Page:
Making matches between exporters in emerging countries and Canadian importers


Visite production savons yona-TFOFor over a decade, the BRICS countries—including Brazil, Russia, India, China and South Africa—have been noted as emerging markets that are actively growing their international trade activity.

This economic development has done more for these countries than just build their global networks and increase their GDPs per capita. Since 2005, each of their populations has also seen a rise in general well-being, according to the Economist Intelligence Unit’s yearly quality-of-life index. Most dramatically, in just eight years South Africa has moved from being 92nd on the list to coming in at 53rd in 2013.

The Trade Facilitation Office of Canada (TFO) is well aware of the benefits export-growth can create. After all, its mandate is to help companies in developing countries access the Canadian marketplace as well as Canada’s global trade expertise. Through the sharing of information, advice and connections, TFO has helped increase employment and reduce poverty in developing nations around the world for more than 30 years.

“It’s pretty well known that this system has worked in countries like China, South Korea and Chile,” says Brian Mitchell, CITP, executive director at TFO Canada.

Our efforts focus on other developing countries that maybe haven’t been so successful just yet, and we help them benefit from this system.

TFO Canada–Colombia booth at SIAL 2009

While Canada isn’t the biggest market on a global scale, it’s a really good market for exporters who are trying to grow into Western markets.

“It’s wealthy and very open to imports, and often times Canada offers nice order-sizes to these companies,” says Brian. “One of the problems exporters run into when they try to start selling to the U.S. is that they just can’t produce the volume that a typical U.S. buyer will want. With Canada being smaller, the volumes tend to be smaller.”

TFO works with exporters throughout Asia, Africa and the Americas, and they tend to focus on a list of priority countries that could use their assistance more than others.

The first step for an exporter to get connected with TFO is to register their company on the TFO website. All they have to do is create a profile and then prove at least a year’s worth of trade experience—be it international or domestic—for TFO to start pushing their products to Canadian companies in the appropriate sector.

Exporters from more than 100 developing nations access this contact service, as well as more than 1,400 importers across Canada.

Our work is all about helping companies in developing countries market themselves and their products to Canadian buyers,” says Brian. “It’s about information and match-making.

TFO also runs training programs and seminars to teach companies in developing nations about exporting. They often work closely with local trade offices and export agencies in these regions to establish curriculum and resources that can continue to serve a training purpose long past the end-date of specific programs and projects.

Finally, TFO also works with trade shows and arranges trade missions on a regular basis, helping them to create lasting connections between developing exporters and Canadian buyers.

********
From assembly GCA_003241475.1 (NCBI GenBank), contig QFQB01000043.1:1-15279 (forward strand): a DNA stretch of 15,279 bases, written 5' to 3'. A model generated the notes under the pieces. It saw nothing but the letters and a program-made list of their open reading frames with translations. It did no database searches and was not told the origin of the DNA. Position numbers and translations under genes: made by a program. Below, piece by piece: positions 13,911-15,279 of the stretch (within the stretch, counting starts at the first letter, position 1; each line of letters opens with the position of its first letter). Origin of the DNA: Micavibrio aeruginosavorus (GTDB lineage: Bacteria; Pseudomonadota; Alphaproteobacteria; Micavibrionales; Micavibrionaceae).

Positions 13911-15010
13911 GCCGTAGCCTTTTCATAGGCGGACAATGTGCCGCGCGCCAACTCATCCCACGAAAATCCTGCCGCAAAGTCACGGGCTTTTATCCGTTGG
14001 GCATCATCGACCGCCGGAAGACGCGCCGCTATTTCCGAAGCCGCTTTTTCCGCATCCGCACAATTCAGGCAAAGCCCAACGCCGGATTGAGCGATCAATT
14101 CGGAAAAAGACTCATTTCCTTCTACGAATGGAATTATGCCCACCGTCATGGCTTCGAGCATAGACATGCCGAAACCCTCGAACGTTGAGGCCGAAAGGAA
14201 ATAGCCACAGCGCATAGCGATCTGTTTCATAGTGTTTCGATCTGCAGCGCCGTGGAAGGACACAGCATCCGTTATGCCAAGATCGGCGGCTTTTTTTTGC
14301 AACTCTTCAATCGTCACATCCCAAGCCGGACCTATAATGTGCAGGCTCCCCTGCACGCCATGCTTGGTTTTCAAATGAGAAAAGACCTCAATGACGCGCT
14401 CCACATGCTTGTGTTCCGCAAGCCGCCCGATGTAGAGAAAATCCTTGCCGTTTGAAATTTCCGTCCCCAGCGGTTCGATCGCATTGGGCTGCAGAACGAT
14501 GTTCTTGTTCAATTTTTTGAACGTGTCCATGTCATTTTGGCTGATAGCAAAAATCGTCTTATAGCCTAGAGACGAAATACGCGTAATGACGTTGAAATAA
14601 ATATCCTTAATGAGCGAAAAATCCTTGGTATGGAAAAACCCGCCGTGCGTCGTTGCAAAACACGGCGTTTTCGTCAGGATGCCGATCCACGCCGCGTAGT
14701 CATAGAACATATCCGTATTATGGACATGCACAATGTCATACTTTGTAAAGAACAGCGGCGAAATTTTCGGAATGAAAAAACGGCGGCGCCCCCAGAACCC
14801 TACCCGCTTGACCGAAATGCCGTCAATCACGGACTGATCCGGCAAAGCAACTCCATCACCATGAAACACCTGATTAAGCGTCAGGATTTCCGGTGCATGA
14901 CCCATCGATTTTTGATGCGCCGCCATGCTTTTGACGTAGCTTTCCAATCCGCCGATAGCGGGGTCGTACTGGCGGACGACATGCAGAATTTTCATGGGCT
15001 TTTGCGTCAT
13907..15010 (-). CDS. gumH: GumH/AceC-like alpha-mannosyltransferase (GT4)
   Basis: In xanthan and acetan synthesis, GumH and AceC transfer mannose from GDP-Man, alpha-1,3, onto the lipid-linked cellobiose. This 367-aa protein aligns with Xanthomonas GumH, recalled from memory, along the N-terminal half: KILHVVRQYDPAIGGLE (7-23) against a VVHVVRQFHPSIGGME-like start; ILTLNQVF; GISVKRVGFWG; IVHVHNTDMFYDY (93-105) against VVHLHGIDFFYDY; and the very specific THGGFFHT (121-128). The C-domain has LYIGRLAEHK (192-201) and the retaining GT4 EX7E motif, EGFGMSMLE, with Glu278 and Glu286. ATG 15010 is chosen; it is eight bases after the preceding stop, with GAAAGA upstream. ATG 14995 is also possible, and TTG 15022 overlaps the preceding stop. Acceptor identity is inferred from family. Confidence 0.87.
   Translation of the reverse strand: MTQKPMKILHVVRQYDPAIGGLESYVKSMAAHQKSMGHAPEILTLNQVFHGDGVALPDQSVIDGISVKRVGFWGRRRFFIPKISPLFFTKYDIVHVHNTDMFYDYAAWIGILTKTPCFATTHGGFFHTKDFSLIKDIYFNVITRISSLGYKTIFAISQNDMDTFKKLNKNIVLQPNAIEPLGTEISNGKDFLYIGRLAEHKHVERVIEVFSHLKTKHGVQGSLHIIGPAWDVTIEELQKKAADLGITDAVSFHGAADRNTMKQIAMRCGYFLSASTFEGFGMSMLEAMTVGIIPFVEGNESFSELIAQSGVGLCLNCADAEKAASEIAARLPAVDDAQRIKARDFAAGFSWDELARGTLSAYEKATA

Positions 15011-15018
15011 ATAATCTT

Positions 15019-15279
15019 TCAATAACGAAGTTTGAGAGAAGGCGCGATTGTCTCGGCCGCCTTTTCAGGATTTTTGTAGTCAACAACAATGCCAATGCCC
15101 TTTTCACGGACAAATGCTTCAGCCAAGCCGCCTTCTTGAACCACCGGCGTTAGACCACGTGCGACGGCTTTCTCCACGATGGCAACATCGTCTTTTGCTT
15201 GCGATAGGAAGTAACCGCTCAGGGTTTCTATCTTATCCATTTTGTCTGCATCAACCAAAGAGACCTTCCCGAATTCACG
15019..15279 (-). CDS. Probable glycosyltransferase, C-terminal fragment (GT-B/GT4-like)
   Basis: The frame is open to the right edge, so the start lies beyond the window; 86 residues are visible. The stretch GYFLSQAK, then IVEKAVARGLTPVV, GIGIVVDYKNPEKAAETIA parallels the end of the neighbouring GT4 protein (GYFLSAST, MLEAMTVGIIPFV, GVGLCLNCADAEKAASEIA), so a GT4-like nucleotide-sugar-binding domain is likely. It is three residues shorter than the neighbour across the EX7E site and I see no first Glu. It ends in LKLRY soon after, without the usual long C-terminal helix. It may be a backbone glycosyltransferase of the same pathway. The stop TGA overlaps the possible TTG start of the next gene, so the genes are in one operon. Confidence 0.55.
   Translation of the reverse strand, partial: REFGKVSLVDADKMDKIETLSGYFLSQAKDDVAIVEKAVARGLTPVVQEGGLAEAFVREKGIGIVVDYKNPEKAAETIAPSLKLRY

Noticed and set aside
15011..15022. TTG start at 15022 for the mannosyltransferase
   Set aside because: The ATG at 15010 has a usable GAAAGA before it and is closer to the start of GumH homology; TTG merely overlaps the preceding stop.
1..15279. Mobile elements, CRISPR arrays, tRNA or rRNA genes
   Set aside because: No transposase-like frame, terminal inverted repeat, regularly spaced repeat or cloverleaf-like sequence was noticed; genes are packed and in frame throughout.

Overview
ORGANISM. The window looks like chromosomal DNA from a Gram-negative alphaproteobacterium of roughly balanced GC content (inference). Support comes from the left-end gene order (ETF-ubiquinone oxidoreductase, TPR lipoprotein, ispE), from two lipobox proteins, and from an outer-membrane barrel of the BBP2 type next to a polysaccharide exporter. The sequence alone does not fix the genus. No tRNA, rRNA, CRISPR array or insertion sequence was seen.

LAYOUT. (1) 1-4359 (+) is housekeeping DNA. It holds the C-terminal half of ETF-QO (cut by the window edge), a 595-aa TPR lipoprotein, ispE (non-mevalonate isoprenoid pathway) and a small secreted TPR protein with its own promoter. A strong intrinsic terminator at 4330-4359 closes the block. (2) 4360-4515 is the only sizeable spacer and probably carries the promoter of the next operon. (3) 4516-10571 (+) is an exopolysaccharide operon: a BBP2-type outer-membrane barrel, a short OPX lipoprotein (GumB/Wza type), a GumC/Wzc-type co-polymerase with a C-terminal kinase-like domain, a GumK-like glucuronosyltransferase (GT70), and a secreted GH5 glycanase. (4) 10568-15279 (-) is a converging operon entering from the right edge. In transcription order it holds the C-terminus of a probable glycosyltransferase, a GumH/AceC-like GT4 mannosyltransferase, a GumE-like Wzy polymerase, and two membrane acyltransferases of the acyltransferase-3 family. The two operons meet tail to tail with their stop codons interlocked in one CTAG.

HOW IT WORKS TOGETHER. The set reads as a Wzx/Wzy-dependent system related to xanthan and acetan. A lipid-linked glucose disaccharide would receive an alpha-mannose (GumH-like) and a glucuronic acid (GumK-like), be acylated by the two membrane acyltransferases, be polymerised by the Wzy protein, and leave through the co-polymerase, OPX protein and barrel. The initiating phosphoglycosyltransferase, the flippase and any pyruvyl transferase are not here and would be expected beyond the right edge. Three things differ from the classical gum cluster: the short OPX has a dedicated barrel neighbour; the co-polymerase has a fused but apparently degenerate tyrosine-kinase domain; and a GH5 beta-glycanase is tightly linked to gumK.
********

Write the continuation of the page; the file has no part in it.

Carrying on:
Caribbean Craft - Haiti at CGTA 2013-TFO
Caribbean Craft at CGTA 2013

Brian has been working at TFO Canada for nearly a decade, and he says that during that time there have been so many amazing projects and rewarding experiences. One project that has particularly stuck with him was called Design Africa. It was an initiative that fell out of several other projects, and the goal was to create an international entryway for small manufacturers of handcrafted goods from across the continent.

“We ended up working with about 8 different countries and helped a lot of exporters make connections with buyers in Canada,” he says.

The South African government saw a lot of potential with this project, and funded it to grow into Europe and the U.S., in addition to Canada.

It was exciting to see what started as a small, one-time Canadian-market initiative, expand into a large multi-market multi-sector initiative.

TFO’s involvement in this particular project eventually came to an end, but because of their original efforts, a lasting impact from this initiative continues to this day!

“The website we created for the project——is still heavily used,” says Brian. “Even though the project has essentially been dormant for five years, we still see so many requests from buyers.”

And this is the nature of TFO’s work. They provide exporters in developing countries with the knowledge and the tools they need to start building international trade capacity all on their own.

Brian says he wishes sometimes they had the chance to do a bit more follow-up with the exporters just to see how far they’ve come and to see the benefits of TFO’s work. But moving forward and creating opportunities for new companies is the main focus.

They do however look to retain longer-term relationships with the trade support communities within developing countries.

“These are the really important long-term partners because they’re helping their exporters day-to-day,” says Brian. “We become their support partner for how to export to Canada.”

About the author

Author: Daniella D'Alimonte

With her background in writing, marketing and business journalism, Daniella focuses on crafting quality stories and relevant content to inform and inspire the international business community.

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